Denmark is upgrading its railway signalling systems to increase capacity and improve reliability. British consultants are helping as Damian Arnold reports.
Denmark is to renew its entire mainline rail network with the European Traffic Management System (ERTMS) by 2020.
The system detects the position of a train via radio frequencies to facilitate moving block signalling. This enables operators to increase train frequencies by running trains closer together.
To some observers this is the sort of sensible long-term strategic transport planning that Britain should be doing more of but never seems to. To others it is a big gamble given the fact that the mobile communications technology has yet to be standardised across Europe.
The technology is used on some high-speed lines in wealthier European countries but Denmark will be the first to implement ERTMS nationwide. A standard for interoperability for ERTMS throughout Europe is not expected to be published until 2015.
Lessons from abroad
“People are right to be cautious,” says a spokesman for Network Rail, which is testing ERTMS on the Cambrian line in mid-Wales. “Since the high speed line from Naples to Rome was completed in 2005, the train operator has had to upgrade the ERTMS system because the technology has developed further and that has cost them an awful lot of money. There is always a risk that if you jump too early you will end up with Betamax rather than VHS.”
Denmark is making the leap and consultant Atkins is testing its reputation as one of Europe’s leading providers of rail signalling expertise as client Banedanmark’s consultant. It will oversee the award of the system operating contract.
Under the project Denmark’s existing trackside signalling infrastructure will be rendered obsolete, which is a good job because after years of underinvestment 60% of it will exceed its service life within 15 years, half is more than 50 years old and more than 80% is based on technology dating back to the 1950s and 1960s. Five years ago the system creaked so alarmingly that 2005 has become famous in Denmark as an annus horribilis for its rail network.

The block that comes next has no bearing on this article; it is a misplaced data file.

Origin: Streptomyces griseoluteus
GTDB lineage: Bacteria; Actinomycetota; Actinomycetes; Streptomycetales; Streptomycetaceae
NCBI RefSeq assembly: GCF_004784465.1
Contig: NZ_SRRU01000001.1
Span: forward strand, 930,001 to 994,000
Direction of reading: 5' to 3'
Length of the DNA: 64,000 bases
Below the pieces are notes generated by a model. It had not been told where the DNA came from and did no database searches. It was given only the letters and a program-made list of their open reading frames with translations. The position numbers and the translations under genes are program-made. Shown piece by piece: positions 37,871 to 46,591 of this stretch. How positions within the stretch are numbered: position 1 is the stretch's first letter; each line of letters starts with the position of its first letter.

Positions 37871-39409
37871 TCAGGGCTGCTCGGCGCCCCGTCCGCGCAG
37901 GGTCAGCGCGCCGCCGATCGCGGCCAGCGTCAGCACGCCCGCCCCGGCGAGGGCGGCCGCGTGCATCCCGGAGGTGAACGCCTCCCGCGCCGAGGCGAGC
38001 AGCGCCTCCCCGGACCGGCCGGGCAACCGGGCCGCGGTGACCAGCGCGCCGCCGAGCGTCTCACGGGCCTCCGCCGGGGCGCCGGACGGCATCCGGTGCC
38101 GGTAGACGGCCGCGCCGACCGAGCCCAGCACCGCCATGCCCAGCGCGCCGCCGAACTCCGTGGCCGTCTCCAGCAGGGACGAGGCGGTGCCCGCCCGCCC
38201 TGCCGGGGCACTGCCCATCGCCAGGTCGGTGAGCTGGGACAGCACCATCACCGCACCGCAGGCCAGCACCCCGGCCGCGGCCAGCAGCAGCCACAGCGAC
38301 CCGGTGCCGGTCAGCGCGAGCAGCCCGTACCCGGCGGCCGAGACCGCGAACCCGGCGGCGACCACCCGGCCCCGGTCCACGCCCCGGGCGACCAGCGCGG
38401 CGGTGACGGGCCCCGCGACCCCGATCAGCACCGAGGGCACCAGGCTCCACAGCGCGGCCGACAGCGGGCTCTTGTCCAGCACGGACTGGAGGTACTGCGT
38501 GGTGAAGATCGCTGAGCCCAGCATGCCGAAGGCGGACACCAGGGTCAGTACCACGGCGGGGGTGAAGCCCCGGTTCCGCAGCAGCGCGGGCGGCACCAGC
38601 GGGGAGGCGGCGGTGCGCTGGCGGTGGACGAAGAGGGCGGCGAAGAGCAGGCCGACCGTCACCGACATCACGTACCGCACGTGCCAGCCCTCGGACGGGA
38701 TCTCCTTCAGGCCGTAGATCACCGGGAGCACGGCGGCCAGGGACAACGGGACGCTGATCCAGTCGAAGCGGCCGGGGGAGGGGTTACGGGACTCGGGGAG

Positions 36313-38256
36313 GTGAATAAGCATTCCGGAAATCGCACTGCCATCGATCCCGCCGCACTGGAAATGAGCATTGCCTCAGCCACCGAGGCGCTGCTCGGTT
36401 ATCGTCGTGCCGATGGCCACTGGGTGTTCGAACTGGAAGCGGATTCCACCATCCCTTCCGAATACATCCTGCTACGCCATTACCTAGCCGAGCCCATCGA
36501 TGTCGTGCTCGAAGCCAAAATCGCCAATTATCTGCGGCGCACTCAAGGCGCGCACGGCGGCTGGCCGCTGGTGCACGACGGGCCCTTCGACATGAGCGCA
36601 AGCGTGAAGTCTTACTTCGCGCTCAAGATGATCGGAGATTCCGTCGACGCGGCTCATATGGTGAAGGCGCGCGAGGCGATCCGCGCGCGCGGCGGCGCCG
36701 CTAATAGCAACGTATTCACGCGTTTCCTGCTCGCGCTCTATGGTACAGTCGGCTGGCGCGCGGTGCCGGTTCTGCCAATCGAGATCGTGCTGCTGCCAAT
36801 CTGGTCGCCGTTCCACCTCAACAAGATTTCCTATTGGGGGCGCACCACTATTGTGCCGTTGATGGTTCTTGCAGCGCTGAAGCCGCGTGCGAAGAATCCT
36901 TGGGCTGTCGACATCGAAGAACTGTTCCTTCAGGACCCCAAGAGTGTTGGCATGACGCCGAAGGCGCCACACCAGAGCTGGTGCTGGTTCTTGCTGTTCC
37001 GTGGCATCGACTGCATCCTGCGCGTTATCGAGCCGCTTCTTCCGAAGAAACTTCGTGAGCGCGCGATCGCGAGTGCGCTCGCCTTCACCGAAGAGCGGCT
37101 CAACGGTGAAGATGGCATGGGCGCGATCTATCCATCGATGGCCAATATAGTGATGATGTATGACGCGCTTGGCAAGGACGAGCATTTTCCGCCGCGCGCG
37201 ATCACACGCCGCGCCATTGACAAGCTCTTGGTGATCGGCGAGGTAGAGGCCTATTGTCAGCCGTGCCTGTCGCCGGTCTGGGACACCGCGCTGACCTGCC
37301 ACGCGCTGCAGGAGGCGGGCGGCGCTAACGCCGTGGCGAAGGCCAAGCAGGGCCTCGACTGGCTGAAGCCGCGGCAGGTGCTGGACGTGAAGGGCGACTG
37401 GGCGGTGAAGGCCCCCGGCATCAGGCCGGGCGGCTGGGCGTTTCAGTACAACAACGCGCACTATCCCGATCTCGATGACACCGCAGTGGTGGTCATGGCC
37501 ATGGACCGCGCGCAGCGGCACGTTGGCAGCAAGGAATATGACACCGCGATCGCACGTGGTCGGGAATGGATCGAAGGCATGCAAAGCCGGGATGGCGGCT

“There is always a danger that you will end up with Betamax rather than VHS”
Network Rail spokesman
A political inquest in 2006 into the chaos caused by malfunctioning signalling led to a study in 2007/8 that found a nationwide roll out of ERTMS 2 over 10 years was the best solution. The estimated €3bn to €3.6bn (£2.4bn to £2.7bn) cost would represent excellent value because of the economies of scale in procurement and because there will be fewer interfaces between old and new signalling.
The scale of the project is also expected to attract the best international consulting know-how.
“People working on this project will have expertise to offer the rest of Europe so we expect consultants to bring their A-teams,” says Morten Søndergaard, programme director for Banedanmark, Denmark’s equivalent of Network Rail.
A joint venture comprising Atkins (34%), Ramboll (34%), Parsons (17.5%) and Emch & Berger (14.5%) was chosen as the client’s consultant in 2009.
Global System for Mobile Communications - Railway (GSM-R) technology may be mature but there is no “protocol” for the whole of Europe set by the European Union’s European Rail Agency. This could lead to problems if the European Technical Specification for Interoperability - Operations (TSI-OPE), expected to be agreed in 2015, differs from the system being developed in Denmark. By that point Denmark’s system will be in its testing phase. Such a scenario could scupper plans to run non-stop trains between Denmark and other countries.
“It is difficult that the technical specifications for ERTMS 2 still do not exist,” admits Søndergaard. “This is still a potential barrier to effective interoperability.”
He is banking on the Danish ERTMS effectively becoming the European standard and so is Atkins. It stands to win tens of millions of pounds in consultancy work if that happens. Søndergaard is confident it will.